My roommate and I went to club, and, since she is a beautiful girl, a guy approached her. The first thing he asked? "Is that your natural hair color?" (She has blond hair). When she answered yes and asked what he did in life, he simply said, "I go to Harvard Law School; is that good enough for you?" A quick note to the guy: with that idiotic statement, you lost my roommate's interest in conversing with you. (An aside: she is interested in another guy who is probably a million times more humble, more well-rounded and more interesting than you.)
I have been at Harvard for over six years, and while I have met a number of inspiring and humble individuals, I have also come across too many conceited students who use the Harvard name as if it embodied their entire identity. They use Harvard as if it were their public relations agent.
A quick note to Harvard students and to those from other prestigious universities -- first, do not let your alma matter speak for you. When you do, you run the risk of coming across as a pompous individual who thinks going to school X is the ultimate indicator of success. You also run the risk of being labeled as an uninterested person who does not have anything to him/her other than the affiliation with the university. Sure, many of us who go or have gone to prestigious universities have also accomplished much, but we are also so much more than that. Don't reduce our identities to our affiliations to the universities we attend.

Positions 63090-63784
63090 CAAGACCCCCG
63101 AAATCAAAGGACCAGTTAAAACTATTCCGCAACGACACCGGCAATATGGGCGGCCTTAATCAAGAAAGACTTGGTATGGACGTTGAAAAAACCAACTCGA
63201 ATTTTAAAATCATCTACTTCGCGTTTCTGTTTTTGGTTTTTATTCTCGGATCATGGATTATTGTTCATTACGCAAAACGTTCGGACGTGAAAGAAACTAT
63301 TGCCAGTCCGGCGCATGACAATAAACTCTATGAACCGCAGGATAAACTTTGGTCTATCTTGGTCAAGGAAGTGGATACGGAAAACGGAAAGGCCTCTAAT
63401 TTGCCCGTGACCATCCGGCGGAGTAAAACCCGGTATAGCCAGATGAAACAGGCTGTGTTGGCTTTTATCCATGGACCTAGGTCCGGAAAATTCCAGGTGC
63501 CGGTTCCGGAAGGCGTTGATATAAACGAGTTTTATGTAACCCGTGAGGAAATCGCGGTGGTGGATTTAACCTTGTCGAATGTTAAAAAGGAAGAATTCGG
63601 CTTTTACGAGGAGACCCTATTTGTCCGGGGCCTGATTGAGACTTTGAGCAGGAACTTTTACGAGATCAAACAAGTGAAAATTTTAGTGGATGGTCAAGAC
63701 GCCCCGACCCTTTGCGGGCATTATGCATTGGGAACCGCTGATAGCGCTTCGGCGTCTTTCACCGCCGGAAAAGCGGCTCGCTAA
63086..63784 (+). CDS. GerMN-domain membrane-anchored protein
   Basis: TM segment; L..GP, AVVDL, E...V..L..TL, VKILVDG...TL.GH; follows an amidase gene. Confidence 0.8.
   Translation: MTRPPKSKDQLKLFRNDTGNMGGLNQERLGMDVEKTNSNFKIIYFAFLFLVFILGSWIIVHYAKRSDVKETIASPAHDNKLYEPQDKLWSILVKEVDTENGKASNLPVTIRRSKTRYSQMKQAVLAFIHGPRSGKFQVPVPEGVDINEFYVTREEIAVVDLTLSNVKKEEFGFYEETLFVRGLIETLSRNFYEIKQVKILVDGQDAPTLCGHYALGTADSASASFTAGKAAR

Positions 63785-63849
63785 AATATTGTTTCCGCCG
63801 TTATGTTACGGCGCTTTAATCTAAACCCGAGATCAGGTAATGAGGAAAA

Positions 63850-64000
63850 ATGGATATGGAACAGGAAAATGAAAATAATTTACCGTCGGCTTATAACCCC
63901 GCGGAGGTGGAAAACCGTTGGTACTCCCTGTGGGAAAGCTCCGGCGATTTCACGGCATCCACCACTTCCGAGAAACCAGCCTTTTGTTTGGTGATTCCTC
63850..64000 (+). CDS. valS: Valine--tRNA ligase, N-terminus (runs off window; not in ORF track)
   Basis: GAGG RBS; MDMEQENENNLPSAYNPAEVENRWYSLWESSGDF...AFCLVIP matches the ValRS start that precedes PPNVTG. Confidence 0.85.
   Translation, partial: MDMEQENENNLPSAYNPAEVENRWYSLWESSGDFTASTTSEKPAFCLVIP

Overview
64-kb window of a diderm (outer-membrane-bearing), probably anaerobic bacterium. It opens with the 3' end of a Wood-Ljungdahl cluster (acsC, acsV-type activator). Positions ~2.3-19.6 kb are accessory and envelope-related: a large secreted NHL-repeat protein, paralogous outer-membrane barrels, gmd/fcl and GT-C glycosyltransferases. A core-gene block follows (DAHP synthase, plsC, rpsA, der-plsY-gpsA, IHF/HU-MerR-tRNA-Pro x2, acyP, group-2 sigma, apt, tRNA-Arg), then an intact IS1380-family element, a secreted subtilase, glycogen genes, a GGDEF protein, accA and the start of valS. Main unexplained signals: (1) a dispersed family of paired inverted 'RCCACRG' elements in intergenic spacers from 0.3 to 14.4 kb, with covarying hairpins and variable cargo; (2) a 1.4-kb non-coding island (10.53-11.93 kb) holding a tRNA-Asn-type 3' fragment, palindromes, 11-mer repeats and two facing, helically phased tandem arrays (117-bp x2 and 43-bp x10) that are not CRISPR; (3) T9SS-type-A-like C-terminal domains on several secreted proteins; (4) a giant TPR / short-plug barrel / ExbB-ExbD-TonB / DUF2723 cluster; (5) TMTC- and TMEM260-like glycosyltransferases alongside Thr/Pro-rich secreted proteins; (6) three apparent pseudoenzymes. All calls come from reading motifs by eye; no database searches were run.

Second, when you make statements such as, "I go to Harvard; is that good enough for you?" you perpetuate the stereotype of the Ivy Prick and make the rest of us and our school look bad. Harvard -- and the other Ivy's -- are so much more than a stamp on your resume. Please do not degrade the experience of attending Harvard by using it as a tool to get a girlfriend (or boyfriend) or a one-night stand.
Finally, when you use the Harvard or School X name as an indicator of success, you are assuming everyone measures success by the university you attended or by the things you have achieved. My roommate measures success differently. In fact, she later said, "How insulting to have someone ask you whether going to Harvard is good enough! How shallow does he think I am?!" In other words, by making such statements, you are not only making yourself look bad, but you are insulting your potential date.
Suggestions on alternative ways to approach someone:
• Hey, sorry to be so random, but I really like your hair. Do you do anything with it?
• You're a really good dancer. Would you mind dancing with me?
• I'm not sure whether you are with someone, but if you are not, may I buy you a drink?
This seems like common sense, no? Yet, the art of getting someone else's attention escapes so many students who let themselves be defined by their work or by their universities. Please start defining yourselves by something more interesting.
As an aside, if someone tells me, "I go to X Law School; is that good enough for you?" my response would be the following: "Actually, I think the criminal justice system is inherently racist, LGBT-phobic, and misogynistic. You just lost ten points. Tell me why you chose to go to law school." Depending on the answer, I might regain interest in the person.
Follow Pierre R. Berastaín on Twitter: www.twitter.com/pberast